- Advising you and your employees on rights and obligations as they relate to the EE Act
- Investigating complaints with regards to employers who are considered non-compliant
- Conducting workplace inspections
- Ensuring employer compliance in the workplace
In the event that you do not comply, the inspector will issue a compliance order.
The EE-inspector’s rights include:
- The right to information relating to the EE Act
- The right to copy documents
- The right to inspect and question you
The inspector may remove and return any items from your workplace within a reasonable time by providing an acknowledgement receipt.
Are you ready?
Regardless of the nature of the EE-inspector’s visit, you will be required to provide a set of documents in compliance with the guidelines as set-out in the EE Act. Documentary requirements are formally requested against a checklist.
A good EE consulting partner will assist you in making sure that you have met all requirements by:
- Conducting a workplace analysis
- Coordinating the process of completing EEA1 forms for all employees
- Assisting with the establishment of an EE Forum
- Providing EE Manager and Forum Committee member appointment letters
- Assisting with employing an EE Manager
- Training on the requirements of the EE Act and committee member roles
- Developing an EE Plan
- Developing numerical goals and recommendations in line with legislative requirements
- Aligning of remuneration in accordance with the National Minimum Wage Act of 2017
- Developing an Employment Equity Report (EEA2) and Income Differentials (EEA4)
- Completing online submissions to the Department of Labour
Skills Development / Workplace Skills Planning
A key aspect of this process is around Skills Development which is intricately connected with EE. Employers are required to develop a Workplace Skills Plan and Pivotal Plan, and report on what has been set out and achieved in accordance with this to the relevant SETA. Skills programmes are prescribed by the SETA and are credit bearing so that you can receive Mandatory and Discretionary Grant Disbursements.
You are also required to set-up Employment Equity and Skills Development Committees to draft an Annual Training Report against an approved Skills Plan. This is to be monitored in terms of quality benchmarks prescribed by the SETA.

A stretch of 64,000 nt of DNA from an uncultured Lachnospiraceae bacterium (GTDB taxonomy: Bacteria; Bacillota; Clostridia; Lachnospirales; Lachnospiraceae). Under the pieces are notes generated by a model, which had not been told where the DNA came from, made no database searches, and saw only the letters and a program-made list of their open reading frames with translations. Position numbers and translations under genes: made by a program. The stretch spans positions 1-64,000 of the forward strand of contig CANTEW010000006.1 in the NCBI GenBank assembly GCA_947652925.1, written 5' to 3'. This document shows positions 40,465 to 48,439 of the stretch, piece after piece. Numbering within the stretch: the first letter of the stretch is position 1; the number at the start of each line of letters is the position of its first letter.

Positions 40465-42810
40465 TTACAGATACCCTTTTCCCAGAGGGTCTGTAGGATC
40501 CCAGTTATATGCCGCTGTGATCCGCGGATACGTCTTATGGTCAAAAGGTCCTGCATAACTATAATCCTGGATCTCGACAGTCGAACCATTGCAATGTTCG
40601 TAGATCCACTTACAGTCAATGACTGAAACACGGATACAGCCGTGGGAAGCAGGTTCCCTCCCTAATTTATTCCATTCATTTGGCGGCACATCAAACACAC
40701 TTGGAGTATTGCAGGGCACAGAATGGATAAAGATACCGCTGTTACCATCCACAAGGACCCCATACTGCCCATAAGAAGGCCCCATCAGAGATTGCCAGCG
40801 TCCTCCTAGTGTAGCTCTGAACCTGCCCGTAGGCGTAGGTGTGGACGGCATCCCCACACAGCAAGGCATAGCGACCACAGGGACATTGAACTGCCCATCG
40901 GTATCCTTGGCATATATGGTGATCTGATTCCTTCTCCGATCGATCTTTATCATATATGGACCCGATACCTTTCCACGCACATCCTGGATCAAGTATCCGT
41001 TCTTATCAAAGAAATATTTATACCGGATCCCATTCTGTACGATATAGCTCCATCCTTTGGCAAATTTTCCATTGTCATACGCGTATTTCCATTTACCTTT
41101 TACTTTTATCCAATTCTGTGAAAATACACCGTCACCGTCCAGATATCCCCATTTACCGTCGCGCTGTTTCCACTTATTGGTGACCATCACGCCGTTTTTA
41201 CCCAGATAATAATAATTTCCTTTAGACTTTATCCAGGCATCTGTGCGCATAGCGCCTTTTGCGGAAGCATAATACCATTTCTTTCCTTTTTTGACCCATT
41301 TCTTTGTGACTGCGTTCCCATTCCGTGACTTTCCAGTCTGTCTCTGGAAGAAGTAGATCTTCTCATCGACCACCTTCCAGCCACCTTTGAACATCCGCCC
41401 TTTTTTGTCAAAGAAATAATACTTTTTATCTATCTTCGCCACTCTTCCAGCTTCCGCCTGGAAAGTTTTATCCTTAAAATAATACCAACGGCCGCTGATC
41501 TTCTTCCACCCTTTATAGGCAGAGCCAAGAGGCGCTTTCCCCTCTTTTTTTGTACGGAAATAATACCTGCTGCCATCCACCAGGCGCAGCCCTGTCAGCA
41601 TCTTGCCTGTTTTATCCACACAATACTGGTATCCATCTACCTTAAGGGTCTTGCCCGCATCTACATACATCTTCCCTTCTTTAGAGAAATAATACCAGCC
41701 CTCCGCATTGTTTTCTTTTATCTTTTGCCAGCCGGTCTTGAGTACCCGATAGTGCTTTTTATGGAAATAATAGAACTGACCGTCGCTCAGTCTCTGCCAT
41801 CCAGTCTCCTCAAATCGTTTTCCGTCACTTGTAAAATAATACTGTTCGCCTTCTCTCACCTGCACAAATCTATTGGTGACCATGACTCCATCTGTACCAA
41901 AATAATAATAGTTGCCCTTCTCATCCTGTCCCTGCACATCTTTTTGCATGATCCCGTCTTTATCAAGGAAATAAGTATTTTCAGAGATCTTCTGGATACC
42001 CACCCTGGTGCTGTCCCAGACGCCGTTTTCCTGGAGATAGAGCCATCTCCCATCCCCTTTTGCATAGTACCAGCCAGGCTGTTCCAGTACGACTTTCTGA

Your Workplace Skills Plan should outline the skills needs within your organisation and describes a range of skills development interventions that you will implement to address these needs. This Plan also provides the SETA with valuable sector information around employee profiles, skills needs and skills development interventions. This information then informs the development of the SETAs sector skills plan.
The main purpose here is the upskilling and training of your staff in line with what they want/need, as well as to assist with Succession Planning. The benefits are that your people become better at what they do; you will have a happier workforce; and your people are more highly skilled.
How is the Act going to change?
Currently there is much debate around how the EE Act is going to change as this is relatively uncertain at present. Amendments to the Act were released by the Department of Labour in November 2018, these have, however, not yet been written into law.
The Employment Equity Amendment Bill 2018 aims to more aggressively target transformation in the workplace. Section 53 concludes that state contracts may only be provided to employers who are compliant and have been certified as compliant with their obligations under the EE Act. This empowers the Labour Minister to set appropriate numerical targets for transformation for particular sectors in consultation with those sectors. Also, the employer may not be in breach of any provision of the Act within the last 12 months or have been found guilty of unfair discrimination or of paying employees below the national minimum wage. Section 42 amendments propose to clarify that a designated employer’s compliance with its obligations to implement affirmative action may be measured against the demographic profile of either the national or regional economically active population, unless the Minister has set specific sectoral targets.1
It is also worth noting that this legislation changes often and that this is a major consideration for industry in working toward compliance. What is painfully clear is that remaining compliant requires current understanding of Business and HR Law, EE and how this fits into BEE legislation – no mean feat.
- News 24: Act for Employment Equity changed, 2018-11-21 https://www.news24.com/SouthAfrica/Local/Express-News/act-for-employment-equity-changed-20181120